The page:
Cannes 2016 poster arrives as gossip about programme firms up
Oh, look at this nice shot from Godard’s Le Mepris.
Oh this is rather nice. The good folk at Cannes have broken with a recent trend for putting movie stars on their poster to plump for a heavily tinted still from Jean-Luc Godard’s Le Mepris (1963). It’s a very different image to those shots of Ingrid Bergman and Marcello Mastroianni that decorated the lamp posts and marquees in recent years. As ever, we also received an impressive lump of eccentric text explaining the choice. Here’s an excerpt:
“So it is Michel Piccoli who in 2016, from the roof of the famous villa designed by the writer Curzio Malaparte, will open the red carpet for the 69th Festival de Cannes. It’s a symbolic choice, since this film about the making of a film – regarded by many as one of the finest ever made in CinemaScope (the Piccoli/Bardot pairing along with Fritz Lang, Raoul Coutard’s cinematography, Georges Delerue’s music, and so on and so forth) – had such a considerable impact on the history of film and cinephilia.”
I couldn’t have put it better myself. The image on the poster is inescapable when you are at the event. Hence the excitement that greets this unveiling every year. We are looking at the Mediterranean in the film, but from a different angle to the view offered on the balcony of the Palais. The famous house in Le Mepris, designed by Adalberto Libera’s for the writer Curzio Malaparte, can be found not far from Capris.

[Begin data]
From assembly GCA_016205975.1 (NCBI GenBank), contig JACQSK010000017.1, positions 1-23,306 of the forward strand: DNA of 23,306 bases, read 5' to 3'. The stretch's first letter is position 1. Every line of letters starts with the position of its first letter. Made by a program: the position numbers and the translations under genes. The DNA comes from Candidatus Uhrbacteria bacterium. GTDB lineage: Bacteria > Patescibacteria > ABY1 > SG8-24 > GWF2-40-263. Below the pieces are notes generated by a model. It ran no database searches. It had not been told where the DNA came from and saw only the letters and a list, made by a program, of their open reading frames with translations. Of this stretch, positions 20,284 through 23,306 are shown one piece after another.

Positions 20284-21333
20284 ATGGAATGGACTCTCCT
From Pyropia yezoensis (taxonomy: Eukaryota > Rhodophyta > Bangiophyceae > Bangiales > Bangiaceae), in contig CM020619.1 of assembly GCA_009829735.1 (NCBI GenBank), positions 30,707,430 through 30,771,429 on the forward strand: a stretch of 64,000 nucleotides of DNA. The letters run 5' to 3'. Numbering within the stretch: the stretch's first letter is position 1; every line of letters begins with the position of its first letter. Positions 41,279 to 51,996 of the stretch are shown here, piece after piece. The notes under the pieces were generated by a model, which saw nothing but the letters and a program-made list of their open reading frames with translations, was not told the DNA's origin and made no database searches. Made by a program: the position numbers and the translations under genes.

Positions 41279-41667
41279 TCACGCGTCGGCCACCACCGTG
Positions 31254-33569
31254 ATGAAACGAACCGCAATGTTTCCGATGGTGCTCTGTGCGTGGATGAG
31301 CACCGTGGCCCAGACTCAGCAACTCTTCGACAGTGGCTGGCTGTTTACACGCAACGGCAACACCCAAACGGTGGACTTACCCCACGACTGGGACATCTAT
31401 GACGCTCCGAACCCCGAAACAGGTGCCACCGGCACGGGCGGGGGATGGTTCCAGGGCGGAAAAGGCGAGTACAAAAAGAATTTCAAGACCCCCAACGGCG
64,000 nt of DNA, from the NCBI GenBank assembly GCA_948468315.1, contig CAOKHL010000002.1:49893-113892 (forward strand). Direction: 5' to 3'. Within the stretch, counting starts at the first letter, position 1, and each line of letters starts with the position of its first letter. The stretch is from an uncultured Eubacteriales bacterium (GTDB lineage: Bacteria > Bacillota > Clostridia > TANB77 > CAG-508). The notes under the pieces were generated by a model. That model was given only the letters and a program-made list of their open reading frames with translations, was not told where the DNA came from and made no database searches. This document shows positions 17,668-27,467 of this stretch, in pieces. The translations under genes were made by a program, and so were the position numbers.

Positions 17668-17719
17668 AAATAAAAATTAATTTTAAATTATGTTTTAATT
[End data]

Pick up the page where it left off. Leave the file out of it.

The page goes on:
Meanwhile gossip has been circulating about what films we should expect to see. The bad news is that Martin Scorsese’s Silence, which had been inked in for about a year, is now said to be some way short of completion. It is whispered that Steven Spielberg’s The BFG will be there and, unlikely to compete, sounds like the sort of film that might open the event. Then again, last year they shocked us all be abandoning the recent habit of launching with a mainstream movie to give us Emanuelle Bercot’s low-key Standing Tall. So, who knows?
We hope to see Ruth Negga alongside Joel Edgerton in Jeff Nichols’s Loving, true story of the persecution of a mixed-race couple in 1950s Virginia. Woody Allen, who never allows his films to compete, should be there with Cafe Society. Andrea Arnold’s American Honey, Paul Verhoeven’s Elle, Tran Ahn Hung’s Eternity and Cristian Mungiu’s Family Photos look like more likely candidates for competition.
Interesting news comes of rave Spanish reactions to Pedro Almodovar’s Julieta. Cannes will sometimes allow films into competition if they have premiered in their home country — and the director is a person of distinction — but tends to be less generous if they have opened elsewhere. There is talk of an opening in Mexico, but that may well vanish. If (and I know there are acres of “ifs” here) Julieta were to win it would be the first non-premiere to triumph since The Son’s Room 15 years ago. Top movie oddsmaker Neil Young has installed the film as ante-ante post favourite at 7/2. Brave man.